JOURNAL ARTICLE

Anesthesia and periinterventional morbidity of rigid bronchoscopy for tracheobronchial foreign body diagnosis and removal

Maren Tomaske, Andreas C Gerber, Markus Weiss
Paediatric Anaesthesia 2006, 16 (2): 123-9
16430406

BACKGROUND: Undiagnosed tracheobronchial foreign body aspiration (FBA) or delayed extraction can lead to serious morbidity. The aim of this study was to evaluate anesthetic and periinterventional morbidity of a straightforward regime using rigid bronchoscopy to rule out or remove a tracheobronchial foreign body in children with suspicion of FBA.

METHODS: We retrospectively analyzed rigid bronchoscopy charts of children with suspicion of acute (< or = 24 h) and subacute (>24 h-2 weeks) tracheobronchial FBA (1990-2003). Patient characteristics, duration of fasting, technique/course of anesthesia induction, and duration/course of rigid bronchoscopy were taken. Anesthetic, periinterventional complications and length of hospital stay were noted. Data are given in median (range [interquartile range]).

RESULTS: A total of 287 children were included in this study. Median age was 1.7 years (0.2-14.2 [1.2-2.5]); in 72.1% a tracheobronchial foreign body was found and removed. Fasting time before induction of anesthesia was 5 h (1-14 [4.0-7.0]). Anesthesia adverse events were seen in 0.7%, whereas periinterventional complication from rigid bronchoscopy was observed in 7.6%. Hospital discharge within 4 h after bronchoscopy was possible in 65.2%. Complications of delayed diagnosis (>24 h) were prolonged duration of rigid bronchoscopy because of severe mucosal changes or difficulties in foreign body extraction.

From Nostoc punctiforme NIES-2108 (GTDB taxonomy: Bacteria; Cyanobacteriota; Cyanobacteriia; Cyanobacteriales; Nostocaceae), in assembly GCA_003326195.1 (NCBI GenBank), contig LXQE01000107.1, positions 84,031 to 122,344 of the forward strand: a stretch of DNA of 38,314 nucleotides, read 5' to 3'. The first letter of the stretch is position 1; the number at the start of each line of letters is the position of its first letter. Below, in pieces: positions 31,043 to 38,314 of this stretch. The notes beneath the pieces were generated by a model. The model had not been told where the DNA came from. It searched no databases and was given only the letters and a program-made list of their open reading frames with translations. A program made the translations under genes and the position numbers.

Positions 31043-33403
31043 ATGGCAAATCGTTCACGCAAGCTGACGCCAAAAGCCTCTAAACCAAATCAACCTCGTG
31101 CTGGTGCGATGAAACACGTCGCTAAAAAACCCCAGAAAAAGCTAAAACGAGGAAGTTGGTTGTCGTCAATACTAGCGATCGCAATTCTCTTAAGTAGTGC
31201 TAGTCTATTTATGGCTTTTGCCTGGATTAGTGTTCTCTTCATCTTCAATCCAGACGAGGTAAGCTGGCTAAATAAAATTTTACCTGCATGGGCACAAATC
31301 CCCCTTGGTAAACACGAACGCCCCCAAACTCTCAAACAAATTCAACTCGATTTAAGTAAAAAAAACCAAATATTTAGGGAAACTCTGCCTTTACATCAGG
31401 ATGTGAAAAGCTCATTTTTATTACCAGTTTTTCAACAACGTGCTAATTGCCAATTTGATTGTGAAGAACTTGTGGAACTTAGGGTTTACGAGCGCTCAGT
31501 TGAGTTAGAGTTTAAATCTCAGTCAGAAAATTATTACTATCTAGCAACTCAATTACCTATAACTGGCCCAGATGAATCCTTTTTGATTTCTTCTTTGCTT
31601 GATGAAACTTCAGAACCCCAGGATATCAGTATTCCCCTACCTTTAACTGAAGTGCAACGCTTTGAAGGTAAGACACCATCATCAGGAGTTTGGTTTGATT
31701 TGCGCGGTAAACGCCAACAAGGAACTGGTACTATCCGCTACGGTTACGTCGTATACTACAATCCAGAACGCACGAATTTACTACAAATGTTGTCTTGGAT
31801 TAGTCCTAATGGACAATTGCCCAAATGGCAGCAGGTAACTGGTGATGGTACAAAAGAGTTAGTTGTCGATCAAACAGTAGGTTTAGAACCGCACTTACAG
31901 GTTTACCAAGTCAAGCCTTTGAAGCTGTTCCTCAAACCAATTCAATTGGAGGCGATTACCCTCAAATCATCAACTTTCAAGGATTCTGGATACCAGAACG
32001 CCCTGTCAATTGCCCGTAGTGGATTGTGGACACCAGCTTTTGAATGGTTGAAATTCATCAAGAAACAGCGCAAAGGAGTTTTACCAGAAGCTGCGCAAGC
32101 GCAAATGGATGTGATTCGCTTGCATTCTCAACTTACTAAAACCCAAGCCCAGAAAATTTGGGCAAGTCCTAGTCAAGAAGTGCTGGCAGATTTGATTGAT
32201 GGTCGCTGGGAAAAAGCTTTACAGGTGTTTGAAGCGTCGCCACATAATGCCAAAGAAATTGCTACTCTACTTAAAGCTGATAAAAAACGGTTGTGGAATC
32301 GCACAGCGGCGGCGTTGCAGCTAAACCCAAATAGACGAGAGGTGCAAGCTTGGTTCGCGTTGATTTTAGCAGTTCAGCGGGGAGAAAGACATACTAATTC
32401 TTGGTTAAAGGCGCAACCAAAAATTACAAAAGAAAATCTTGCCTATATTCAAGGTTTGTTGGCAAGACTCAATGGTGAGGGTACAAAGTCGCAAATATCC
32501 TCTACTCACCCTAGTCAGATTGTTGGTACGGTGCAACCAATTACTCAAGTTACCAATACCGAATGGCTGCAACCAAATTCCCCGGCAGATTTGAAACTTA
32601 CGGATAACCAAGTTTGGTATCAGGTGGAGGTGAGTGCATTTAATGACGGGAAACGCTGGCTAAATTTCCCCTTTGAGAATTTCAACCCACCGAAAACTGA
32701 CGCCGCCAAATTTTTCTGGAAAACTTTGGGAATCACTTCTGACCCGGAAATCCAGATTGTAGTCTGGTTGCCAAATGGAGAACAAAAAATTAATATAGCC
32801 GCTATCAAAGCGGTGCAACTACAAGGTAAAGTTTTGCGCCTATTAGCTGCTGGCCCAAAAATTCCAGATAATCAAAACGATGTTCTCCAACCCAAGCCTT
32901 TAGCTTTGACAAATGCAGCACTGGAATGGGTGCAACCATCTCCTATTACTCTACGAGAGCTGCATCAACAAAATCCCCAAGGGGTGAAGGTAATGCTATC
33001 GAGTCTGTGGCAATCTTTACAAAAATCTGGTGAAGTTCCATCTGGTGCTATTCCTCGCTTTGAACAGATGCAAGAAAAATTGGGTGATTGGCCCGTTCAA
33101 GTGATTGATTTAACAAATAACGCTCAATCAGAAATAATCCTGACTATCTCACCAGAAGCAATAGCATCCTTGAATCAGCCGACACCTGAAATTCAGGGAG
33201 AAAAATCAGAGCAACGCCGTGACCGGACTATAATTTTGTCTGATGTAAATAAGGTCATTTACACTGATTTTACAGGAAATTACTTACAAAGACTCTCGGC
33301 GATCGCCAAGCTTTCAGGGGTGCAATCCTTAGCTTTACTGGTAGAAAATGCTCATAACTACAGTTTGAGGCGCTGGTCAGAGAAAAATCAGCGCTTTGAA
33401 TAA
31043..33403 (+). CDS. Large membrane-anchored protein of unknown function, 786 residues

CONCLUSIONS: General anesthesia for rigid bronchoscopy to rule out a tracheobronchial foreign body in children carries low morbidity. Most of the complications originated from the foreign body itself especially in patients with late diagnosis. The risk for serious complications caused by retained foreign bodies outweighs the low morbidity of explorative rigid bronchoscopy in children with suspected FBA or children with prolonged cough or pulmonary infection unresponsive to medical treatment.

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